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On TikTok, Masculinity Gets a New Look

TikTokers explore what it means to be “pretty like a boy”.

( A screenshot from @lilyyyalice / TikTok )


The terms “blurring” and “blending” have taken on a new meaning in the makeup community — one that isnt’ confined to pores and contours. Younger generations are pushing the boundaries of the typical male and female gender norms, and it’s even manifesting in popular social media trends.

The “masculine makeup” TikTok trend often features girls (or those female-identifying) highlighting some typically non-feminine features, such as sharp jawline contours à la Timothée Chalamet, messy downturned eyeliner, and thicker, bushier brows. Motifs like faux under eye dark circles or drawn-on freckles are also usually included, which have been praised for helping normalize common skin conditions.

The trend was seemingly started by TikToker Tatchi Ringsby, or @tringsby. Although beauty trends on TikTok come and go with the seasons, the popularization and embrace of gender-defying aesthetics has a more lasting implication.

Model and TikToker @lilyyyalice thinks the trend is great as it allows girls to experiment with the fluidity of gender through makeup.

“I found it exciting that more men have felt comfortable on the app to explore their self-expression by using makeup to make themselves look more feminine, and I think that by girls doing this trend, it shows support and acceptance,” Lily said.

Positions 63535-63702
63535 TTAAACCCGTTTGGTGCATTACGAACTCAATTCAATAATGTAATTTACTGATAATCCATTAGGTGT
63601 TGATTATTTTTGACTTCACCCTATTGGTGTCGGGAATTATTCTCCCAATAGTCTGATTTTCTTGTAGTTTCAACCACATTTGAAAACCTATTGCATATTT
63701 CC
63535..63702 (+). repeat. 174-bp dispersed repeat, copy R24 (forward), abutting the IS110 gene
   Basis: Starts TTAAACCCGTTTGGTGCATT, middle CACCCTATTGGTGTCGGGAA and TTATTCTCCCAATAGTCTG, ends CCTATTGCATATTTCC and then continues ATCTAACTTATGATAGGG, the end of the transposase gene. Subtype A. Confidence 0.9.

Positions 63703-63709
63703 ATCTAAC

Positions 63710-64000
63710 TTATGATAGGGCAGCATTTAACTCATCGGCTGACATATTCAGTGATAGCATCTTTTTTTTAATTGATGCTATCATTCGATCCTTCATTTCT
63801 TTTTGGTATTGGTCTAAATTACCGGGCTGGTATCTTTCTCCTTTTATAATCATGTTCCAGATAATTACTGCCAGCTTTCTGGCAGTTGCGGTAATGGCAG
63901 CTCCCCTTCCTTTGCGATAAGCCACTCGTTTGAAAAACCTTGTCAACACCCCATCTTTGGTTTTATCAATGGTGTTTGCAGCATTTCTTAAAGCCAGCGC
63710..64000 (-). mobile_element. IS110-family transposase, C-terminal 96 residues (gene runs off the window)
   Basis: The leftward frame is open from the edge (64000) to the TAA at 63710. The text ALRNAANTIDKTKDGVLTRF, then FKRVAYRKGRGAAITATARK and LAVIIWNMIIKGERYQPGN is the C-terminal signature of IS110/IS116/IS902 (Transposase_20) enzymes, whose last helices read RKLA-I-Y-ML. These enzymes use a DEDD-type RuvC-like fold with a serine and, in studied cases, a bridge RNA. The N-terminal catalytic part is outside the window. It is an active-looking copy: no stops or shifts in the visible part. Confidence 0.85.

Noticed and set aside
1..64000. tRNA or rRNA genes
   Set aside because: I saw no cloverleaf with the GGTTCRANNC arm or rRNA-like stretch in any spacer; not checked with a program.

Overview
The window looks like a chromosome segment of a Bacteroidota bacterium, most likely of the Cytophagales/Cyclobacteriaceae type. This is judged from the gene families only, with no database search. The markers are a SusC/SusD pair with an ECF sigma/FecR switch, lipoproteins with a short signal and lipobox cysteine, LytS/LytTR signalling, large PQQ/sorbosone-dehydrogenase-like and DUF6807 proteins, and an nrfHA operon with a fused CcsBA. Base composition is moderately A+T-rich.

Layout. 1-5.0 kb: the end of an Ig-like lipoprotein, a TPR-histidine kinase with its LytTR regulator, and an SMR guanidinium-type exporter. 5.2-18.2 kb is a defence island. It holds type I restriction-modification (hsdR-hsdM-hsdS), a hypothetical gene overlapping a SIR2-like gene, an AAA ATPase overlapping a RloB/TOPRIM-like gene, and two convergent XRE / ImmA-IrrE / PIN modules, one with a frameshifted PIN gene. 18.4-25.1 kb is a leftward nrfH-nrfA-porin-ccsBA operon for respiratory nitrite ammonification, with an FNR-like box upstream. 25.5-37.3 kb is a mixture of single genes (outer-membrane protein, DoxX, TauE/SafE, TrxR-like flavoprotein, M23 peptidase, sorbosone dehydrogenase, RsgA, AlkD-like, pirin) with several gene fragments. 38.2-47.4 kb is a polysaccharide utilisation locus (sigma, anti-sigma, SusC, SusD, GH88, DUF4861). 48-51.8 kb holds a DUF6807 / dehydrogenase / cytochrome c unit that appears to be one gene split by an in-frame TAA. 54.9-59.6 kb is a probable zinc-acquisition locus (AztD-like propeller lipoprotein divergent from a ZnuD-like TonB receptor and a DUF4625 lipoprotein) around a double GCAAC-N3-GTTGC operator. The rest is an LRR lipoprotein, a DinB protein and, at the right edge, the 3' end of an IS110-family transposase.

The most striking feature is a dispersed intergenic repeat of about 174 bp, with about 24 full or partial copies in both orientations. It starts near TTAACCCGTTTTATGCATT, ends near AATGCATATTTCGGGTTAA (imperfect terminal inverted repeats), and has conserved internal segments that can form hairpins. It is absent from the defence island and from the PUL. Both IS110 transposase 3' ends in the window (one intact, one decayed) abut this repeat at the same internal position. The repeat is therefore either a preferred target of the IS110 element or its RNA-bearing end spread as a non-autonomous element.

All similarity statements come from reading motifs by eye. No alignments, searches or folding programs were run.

Lily also attributed the look’s growth in popularity to Gen Z’s openness to examining the different spectrums of their gender identity on social media platforms through their appearance in hopes to create a more fun, accepting environment.

Rowdy Magazine makeup artist Grey Graham feels that this new attitude centered on blurring the lines of gendered stereotypes in order to leave them behind— especially outside of the queer community where that behavior has already been normalized for years— is a big step in the right direction in which anyone is able to present themselves how they please, and even a step further into not assuming how someone may identify according to their appearance.

“I know so many women are especially excited to see men start to implement these more feminine traits because it shows that they don’t have a fragile sense of masculinity, and it means that they do put effort into their own appearance and would allow them the freedom to also dress how they please”, Grey noted.

As someone who also enjoys staying up-to-date on hot topics in the beauty community, I loved seeing all of the different interpretations of what was considered “male” or “masculine” makeup by different TikTok creators. You can tell that many partakers of this trend felt inspired to present a style that wasn’t the run-of-the-mill feminine aesthetic, while others felt released from feeling as though they have to fit into a certain “look” to accept their appearance.

Another one of my personal favorite interpretations of “trying to look feminine the way boys do” is by makeup artist @abbyroberts.

Not only does she kill it with this look, her confidence speaks for itself when in her follow-up video she states how “powerful” she felt wearing it. At the end of the day, that’s how putting on makeup should make us all feel: empowered.


Samantha Redditt is an Online Writer at Rowdy Magazine. She enjoys long, romantic walks to the nearest coffee shop and roller skating to obscure Spotify playlists. You can reach her on Instagram at @samantharedditt for more information.


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